The Pakistan-Haqqani ties date back to the mid-1970s, long before any Soviets, the US, mujahideen, Taliban or al Qaeda popped onto the scene, and are unlikely to be severed so abruptly
“Een keh mi-beenam ba baidaareest ya Rabb, ya ba khwab?/ Khaishtan raa dar chuneen nai’mat pas az chundeen azaab!”//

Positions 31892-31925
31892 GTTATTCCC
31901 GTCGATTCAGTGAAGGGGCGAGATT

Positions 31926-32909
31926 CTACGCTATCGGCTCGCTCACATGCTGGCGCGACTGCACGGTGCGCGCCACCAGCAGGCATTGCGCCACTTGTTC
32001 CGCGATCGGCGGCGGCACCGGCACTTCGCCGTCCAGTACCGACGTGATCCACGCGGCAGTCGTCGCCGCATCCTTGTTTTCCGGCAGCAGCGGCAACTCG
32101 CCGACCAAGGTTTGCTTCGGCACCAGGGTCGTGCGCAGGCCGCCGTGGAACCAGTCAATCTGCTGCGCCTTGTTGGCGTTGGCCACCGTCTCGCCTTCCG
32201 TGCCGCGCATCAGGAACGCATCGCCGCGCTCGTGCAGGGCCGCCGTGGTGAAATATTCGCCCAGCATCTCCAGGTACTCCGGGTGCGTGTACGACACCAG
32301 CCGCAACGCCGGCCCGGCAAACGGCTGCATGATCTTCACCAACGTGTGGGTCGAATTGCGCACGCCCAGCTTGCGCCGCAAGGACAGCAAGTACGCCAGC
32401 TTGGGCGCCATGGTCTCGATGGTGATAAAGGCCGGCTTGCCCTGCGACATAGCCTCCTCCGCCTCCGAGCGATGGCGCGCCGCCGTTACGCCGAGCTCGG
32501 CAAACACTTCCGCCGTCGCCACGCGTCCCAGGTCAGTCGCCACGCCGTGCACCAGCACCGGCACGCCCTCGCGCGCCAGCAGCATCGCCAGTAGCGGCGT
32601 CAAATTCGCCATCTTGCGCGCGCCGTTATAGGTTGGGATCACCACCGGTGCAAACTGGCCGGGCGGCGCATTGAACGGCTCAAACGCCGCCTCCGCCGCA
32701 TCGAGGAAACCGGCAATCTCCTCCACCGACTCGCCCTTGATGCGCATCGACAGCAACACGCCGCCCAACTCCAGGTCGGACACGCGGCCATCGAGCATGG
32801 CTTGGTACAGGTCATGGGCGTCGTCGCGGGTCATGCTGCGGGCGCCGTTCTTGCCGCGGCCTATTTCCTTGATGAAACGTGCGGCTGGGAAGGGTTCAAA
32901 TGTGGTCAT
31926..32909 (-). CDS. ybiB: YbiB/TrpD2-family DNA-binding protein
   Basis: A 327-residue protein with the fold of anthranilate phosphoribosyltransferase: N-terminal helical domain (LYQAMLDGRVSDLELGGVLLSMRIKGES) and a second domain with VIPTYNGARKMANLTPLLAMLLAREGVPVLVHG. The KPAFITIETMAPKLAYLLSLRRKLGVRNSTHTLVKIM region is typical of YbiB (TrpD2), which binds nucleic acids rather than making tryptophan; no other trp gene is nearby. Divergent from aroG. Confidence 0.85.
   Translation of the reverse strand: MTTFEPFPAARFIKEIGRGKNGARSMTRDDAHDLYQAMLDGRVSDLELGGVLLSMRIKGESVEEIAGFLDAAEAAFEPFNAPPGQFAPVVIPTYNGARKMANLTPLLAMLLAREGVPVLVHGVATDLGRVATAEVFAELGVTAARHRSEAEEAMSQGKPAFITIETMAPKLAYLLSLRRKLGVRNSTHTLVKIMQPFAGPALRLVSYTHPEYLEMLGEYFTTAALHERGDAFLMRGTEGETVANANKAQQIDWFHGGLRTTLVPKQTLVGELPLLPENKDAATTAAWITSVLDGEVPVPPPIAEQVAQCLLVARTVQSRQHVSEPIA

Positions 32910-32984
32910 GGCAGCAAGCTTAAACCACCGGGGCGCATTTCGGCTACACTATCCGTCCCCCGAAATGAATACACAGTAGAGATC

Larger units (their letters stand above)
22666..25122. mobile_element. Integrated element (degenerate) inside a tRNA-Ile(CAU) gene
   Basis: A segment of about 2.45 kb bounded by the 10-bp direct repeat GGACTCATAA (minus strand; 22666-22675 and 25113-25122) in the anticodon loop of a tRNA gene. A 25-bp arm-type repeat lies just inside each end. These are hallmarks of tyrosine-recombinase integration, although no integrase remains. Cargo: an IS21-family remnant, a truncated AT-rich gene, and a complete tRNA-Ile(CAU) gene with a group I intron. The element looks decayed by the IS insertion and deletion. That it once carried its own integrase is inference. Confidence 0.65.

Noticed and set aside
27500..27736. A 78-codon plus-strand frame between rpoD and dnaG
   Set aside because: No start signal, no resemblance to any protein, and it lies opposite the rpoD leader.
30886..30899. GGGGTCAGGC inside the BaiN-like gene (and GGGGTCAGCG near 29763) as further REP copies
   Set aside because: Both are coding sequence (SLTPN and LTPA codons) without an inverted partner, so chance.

Pakistan’s national security paradigm has changed, or so they say. Perhaps my Afghan readers, who would be the major beneficiaries of such a tectonic shift, may be able to appreciate the above quoted Persian verse, in which the classic poet Anvari says: “O my Lord, am I seeing this all while I am awake or is it a dream? Such bounties for this poor soul after such prolonged misery!” After the decades of the death and destruction it unleashed, the Jalaluddin Haqqani terrorist network, run currently by his son Sirajuddin Haqqani, has reportedly been banned by Pakistan. Additionally, Hafiz Muhammad Saeed’s Jamat-ud-Dawa (JuD), which effectively is the political front for the proscribed terrorist group Lashkar-e-Tayyaba (LeT), has ostensibly been banned too. Amen to that! There, however, is a slight problem before one goes to town on the news: it is not official and might actually not become official for several weeks or, perhaps, ever.